[Standards] Exact hint for Result Set Management
mwild1 at gmail.com
Thu Jul 12 10:23:53 UTC 2018
On 11 July 2018 at 18:25, Florian Schmaus <flo at geekplace.eu> wrote:
> On 11.07.2018 18:01, Matthew Wild wrote:
>> On 11 July 2018 at 16:33, Florian Schmaus <flo at geekplace.eu> wrote:
>>> I recently submitted PR #672 to the xeps repo
>>> to make users of RSM, like MAM, aware whether the result is exact or
>>> not. It received some scepticism from the council members in today's
>>> council meeting. I am to blame here as I thought the abstract motivation
>>> in the commit message was enough. It appears it wasn't.
>>> While I think multiple applications could exploit that information, my
>>> particular motivation was MAM. Consider the scenario where you have a
>>> master archive and a local archive. The local archive may have multiple
>>> holes at unknown locations. Now you want to sync your local archive from
>>> the master using MAM/RSM.
>> I'm not keen on this solution for the premise you've given.
>> I don't believe that when using MAM correctly you would ever end up
>> with "holes at unknown locations" in your local archive. I don't think
>> that encouraging people to use a "bisection algorithm" is the right
>> thing to do.
> So you don't want MAM users to be able to efficiently sync archives with
> multiple holes by a simple change because you do not want MAM to be used
> in scenarios where this could happen?
Just adding this flag will not make servers implement it, so it's
going to add code and still need a fallback.
I believe that ambiguity in how to implement protocols properly is a
big problem we have. XEPs tend to describe only the wire protocol, and
if the author of the XEP even had a data model in mind, it's rarely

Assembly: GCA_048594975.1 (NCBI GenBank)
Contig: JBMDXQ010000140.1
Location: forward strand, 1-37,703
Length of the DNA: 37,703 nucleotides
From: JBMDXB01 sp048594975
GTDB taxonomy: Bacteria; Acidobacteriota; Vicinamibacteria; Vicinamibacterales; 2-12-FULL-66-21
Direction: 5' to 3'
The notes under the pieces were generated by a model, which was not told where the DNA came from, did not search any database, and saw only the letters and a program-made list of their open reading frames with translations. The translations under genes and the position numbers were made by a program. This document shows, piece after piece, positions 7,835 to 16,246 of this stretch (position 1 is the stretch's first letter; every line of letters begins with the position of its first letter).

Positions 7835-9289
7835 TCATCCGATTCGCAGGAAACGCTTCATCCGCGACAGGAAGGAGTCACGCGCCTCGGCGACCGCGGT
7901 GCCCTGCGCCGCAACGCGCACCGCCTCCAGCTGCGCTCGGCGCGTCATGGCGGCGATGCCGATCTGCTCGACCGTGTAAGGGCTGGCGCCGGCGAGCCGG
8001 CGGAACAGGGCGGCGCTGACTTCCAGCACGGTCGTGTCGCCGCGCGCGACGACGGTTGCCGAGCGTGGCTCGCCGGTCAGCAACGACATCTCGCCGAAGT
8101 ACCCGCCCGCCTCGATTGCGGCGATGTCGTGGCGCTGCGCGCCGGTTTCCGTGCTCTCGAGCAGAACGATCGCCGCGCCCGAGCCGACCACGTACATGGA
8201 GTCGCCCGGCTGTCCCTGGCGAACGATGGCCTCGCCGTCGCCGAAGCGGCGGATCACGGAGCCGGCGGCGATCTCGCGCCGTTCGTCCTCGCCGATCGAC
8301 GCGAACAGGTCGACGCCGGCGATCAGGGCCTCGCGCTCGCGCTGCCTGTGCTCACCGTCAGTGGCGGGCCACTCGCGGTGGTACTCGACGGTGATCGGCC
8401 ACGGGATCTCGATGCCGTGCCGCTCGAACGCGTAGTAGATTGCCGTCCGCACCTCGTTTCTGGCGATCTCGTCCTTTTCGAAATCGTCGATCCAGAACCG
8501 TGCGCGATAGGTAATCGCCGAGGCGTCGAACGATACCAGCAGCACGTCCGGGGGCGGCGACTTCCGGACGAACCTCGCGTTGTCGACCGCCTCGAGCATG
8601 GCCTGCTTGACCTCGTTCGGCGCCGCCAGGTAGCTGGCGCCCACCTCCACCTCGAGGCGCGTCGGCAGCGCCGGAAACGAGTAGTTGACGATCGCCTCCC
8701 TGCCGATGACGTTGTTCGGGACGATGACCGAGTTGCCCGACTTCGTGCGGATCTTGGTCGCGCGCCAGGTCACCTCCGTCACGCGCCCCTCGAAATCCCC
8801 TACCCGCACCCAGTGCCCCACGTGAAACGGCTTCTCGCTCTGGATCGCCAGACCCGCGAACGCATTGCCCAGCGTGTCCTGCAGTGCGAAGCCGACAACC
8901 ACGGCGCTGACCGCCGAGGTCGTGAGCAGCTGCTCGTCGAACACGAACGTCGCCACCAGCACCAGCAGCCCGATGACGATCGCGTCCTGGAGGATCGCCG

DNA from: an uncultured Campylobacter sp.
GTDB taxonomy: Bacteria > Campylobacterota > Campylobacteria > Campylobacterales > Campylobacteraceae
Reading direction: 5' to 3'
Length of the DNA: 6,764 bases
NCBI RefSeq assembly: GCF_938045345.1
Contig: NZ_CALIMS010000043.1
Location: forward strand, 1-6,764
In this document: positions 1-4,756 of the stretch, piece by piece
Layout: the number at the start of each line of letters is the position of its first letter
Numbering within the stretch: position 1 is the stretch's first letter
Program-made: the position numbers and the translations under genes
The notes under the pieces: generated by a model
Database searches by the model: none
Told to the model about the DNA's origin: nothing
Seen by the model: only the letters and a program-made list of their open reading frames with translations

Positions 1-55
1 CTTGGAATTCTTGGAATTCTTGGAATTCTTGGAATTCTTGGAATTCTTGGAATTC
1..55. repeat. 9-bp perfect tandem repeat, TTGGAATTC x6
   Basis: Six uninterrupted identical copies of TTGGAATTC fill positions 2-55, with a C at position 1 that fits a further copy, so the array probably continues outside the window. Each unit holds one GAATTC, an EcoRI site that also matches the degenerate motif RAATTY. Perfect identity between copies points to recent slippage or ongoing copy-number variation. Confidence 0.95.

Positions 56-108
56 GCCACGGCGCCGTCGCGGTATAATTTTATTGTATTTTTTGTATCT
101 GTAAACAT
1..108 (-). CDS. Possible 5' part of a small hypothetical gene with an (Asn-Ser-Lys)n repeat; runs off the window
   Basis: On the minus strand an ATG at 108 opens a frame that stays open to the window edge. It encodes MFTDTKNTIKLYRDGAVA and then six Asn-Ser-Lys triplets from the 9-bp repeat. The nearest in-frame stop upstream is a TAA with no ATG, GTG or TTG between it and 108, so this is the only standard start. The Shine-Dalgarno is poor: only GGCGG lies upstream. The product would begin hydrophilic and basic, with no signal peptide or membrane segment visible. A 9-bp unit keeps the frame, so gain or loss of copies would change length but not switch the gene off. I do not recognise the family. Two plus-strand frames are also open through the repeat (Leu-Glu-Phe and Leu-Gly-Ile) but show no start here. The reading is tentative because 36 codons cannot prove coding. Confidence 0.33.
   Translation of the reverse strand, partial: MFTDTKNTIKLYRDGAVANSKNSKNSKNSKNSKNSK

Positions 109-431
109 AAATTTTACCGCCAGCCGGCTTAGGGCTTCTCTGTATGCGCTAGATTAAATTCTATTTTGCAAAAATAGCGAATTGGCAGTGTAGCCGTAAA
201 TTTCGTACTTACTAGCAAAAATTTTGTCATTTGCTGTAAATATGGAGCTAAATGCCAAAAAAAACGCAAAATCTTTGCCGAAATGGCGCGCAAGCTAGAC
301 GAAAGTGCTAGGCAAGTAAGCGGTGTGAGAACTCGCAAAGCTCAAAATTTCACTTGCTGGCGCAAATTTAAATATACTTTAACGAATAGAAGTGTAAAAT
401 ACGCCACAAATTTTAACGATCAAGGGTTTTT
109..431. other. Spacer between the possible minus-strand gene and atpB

(if ever) clear. For example it took me a long time to realise that
pubsub's model is an (optionally capped) ordered key->value store, and
that's made clear precisely nowhere in XEP-0060.
So for MAM I wanted to focus on the specific use-cases that the
protocol was designed for, and to present a clear way to correctly
implement them (I am well aware that the XEP does not reach this goal
What you are describing - a local archive with multiple holes that the
implementation is unaware of - is not a state that I see any such
optimal correctly implemented MAM usage getting into.
Therefore it's not a problem I want to solve, because it will only add
to confusion about the best and easiest way to implement MAM.
> Even if we would live in a world where such MAM archives are never going
> to happen, adding the exact hint to RSM is worthwhile.
I've no objection to RSM taking its own course, I won't object to such
an enhancement if it's the right thing for RSM. Only if it's done on
the sole basis as something that is desirable for MAM.
> From a generic, non MAM-specific point-of-view, RSM is eventually used
> to sync data, and for that you often want to now if the RSM metadata is
> exact or not. My MAM example is just one illustration of that. It always
> appeared like an afterthought that RSM does not allow the RSM data
> originator to signal if the numbers are exact or not. The proposed
> change tries to fix that.
I think the intention of RSM's vague numbers is that they were used
for things like UI (progress bars, etc.) hints only.
One of the reasons for this is that RSM is designed to work with
dynamic result sets. For example you might request disco#items of a
MUC server, but rooms will be added/removed while paging through the
results. RSM is carefully designed so that you will never receive
duplicates, but an item that was present when you started paging will
not be included in the results if it was removed before you reached
its page. That's why <count> is not accurate and not meant to be used
for sync purposes.
MAM is a special case because normally[*] XEP-0313 explicitly forbids
adding or removing items in the middle of the result set. This is not
true of most other things that RSM would be used for (disco items,
pubsub, etc.), and therefore I think this flag would basically only
work for MAM. And then all my reasoning above therefore applies.
[*] the server setting stable='false' is an exception here - an aspect
of the XEP I'm not keen on, but it was deemed necessary for some
environments. Sync is simply impossible with such a server.
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